Using actor-network theory to understand the process of information systems curriculum innovation

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Tatnall, Arthur (2010) Using actor-network theory to understand the process of information systems curriculum innovation. Education and Information Technologies, 15 (4). pp. 239-254. ISSN 1360-2357 (print) 1573-7608 (online)


In this article I will note that Information Systems is a socio-technical discipline that is subject to rapid change and argue that changes in Information Systems curriculum can best be thought of as innovations and considered through the lens of innovation theory. In a socio-technical area like this where the contributions of both human actors (including academics, students and employers) and non-human actors (such as computers, programming languages and university infrastructure) must be taken into account, this article proposes the use of actor-network theory as a means of understanding more of the innovation process. The adoption of the programming language Visual Basic by an Australian university in the 1990s is used as an example of how actor-network theory can identify and explain some of the important issues in curriculum change.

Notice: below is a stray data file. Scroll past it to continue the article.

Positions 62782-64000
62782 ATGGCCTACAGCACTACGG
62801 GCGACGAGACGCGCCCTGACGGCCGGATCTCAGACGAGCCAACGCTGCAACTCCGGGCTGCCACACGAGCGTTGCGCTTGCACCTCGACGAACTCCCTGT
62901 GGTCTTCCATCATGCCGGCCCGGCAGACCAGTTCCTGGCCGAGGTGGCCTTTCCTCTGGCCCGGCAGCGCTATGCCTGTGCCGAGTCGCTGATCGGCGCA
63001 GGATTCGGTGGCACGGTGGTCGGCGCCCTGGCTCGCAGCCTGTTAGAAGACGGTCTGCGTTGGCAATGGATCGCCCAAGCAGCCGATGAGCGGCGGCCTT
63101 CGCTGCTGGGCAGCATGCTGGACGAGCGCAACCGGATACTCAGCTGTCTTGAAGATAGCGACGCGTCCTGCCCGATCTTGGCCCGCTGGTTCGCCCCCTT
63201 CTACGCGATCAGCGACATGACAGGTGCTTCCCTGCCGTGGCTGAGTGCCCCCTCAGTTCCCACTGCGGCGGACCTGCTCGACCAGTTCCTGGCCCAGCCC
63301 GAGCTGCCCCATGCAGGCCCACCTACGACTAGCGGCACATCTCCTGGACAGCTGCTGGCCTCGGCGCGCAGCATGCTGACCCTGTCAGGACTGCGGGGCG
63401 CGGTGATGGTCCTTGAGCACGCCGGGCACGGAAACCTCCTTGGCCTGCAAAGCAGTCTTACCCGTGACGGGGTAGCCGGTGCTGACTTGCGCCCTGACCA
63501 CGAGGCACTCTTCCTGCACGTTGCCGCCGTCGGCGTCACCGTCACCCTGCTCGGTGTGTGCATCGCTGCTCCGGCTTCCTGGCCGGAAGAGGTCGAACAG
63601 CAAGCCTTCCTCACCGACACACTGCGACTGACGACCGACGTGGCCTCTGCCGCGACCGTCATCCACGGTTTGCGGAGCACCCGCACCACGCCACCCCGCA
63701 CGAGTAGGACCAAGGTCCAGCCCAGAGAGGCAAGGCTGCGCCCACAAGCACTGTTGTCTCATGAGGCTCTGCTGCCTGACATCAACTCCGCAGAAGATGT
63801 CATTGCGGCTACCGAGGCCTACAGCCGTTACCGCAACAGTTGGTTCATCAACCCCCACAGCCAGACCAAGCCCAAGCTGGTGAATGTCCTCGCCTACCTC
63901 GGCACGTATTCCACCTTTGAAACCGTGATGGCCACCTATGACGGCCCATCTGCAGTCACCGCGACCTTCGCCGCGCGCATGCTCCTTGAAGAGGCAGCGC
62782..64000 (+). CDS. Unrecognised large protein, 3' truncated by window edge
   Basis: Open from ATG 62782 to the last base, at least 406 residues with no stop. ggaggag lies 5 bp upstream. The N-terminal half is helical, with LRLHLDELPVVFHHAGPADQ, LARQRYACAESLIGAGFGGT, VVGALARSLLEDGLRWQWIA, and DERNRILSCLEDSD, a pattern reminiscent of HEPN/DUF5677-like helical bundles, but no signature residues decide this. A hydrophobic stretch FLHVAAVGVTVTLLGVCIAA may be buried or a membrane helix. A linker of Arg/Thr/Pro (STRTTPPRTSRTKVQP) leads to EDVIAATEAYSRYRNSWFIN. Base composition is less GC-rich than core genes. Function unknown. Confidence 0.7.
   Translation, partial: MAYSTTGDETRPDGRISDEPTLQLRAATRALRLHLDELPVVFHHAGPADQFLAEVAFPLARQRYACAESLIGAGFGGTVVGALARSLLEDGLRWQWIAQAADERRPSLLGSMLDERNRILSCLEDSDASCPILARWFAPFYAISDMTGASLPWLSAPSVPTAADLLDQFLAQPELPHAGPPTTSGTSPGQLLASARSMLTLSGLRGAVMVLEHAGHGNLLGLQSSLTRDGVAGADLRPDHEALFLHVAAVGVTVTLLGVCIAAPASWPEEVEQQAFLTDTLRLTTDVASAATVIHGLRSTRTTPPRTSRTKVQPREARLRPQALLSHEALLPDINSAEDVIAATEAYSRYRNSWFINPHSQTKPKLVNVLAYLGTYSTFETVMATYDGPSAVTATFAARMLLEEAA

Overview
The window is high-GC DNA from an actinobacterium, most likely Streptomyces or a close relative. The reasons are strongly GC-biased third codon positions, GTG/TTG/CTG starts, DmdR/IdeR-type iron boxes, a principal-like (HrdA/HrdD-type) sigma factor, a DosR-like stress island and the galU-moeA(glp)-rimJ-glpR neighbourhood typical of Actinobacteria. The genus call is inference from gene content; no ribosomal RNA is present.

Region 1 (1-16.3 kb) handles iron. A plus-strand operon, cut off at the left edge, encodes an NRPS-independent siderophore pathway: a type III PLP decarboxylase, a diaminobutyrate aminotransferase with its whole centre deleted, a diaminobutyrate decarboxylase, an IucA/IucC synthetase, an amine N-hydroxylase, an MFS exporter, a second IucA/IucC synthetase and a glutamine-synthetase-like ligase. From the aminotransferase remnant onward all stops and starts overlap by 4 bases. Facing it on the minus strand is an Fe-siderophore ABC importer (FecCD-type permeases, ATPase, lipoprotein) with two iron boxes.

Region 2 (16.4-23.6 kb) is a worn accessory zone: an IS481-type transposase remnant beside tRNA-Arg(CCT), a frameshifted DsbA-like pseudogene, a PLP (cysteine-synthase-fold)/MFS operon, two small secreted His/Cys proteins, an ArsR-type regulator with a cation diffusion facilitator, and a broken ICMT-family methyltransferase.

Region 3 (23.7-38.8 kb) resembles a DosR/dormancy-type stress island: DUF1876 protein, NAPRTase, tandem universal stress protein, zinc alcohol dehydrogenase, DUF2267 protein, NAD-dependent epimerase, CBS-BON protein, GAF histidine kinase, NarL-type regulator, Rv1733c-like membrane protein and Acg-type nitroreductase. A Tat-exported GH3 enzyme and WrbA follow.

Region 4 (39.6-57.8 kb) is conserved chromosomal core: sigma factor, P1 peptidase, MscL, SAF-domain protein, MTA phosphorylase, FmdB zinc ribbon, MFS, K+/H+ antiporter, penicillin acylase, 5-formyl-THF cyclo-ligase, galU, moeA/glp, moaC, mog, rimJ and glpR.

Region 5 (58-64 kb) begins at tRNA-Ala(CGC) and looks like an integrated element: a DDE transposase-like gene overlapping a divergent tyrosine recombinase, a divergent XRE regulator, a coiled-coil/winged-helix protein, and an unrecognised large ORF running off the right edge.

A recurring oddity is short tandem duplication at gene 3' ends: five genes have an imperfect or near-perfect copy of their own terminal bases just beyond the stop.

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Item type Article
DOI 10.1007/s10639-010-9137-5
Official URL
Subjects Historical > Faculty/School/Research Centre/Department > School of Management and Information Systems
Historical > FOR Classification > 0806 Information Systems
Historical > SEO Classification > 9303 Curriculum
Keywords ResPubID20608, actor-network theory, innovation translation, socio-technical systems, information systems curriculum, programming languages, visual basic
Citations in Scopus 6 - View on Scopus
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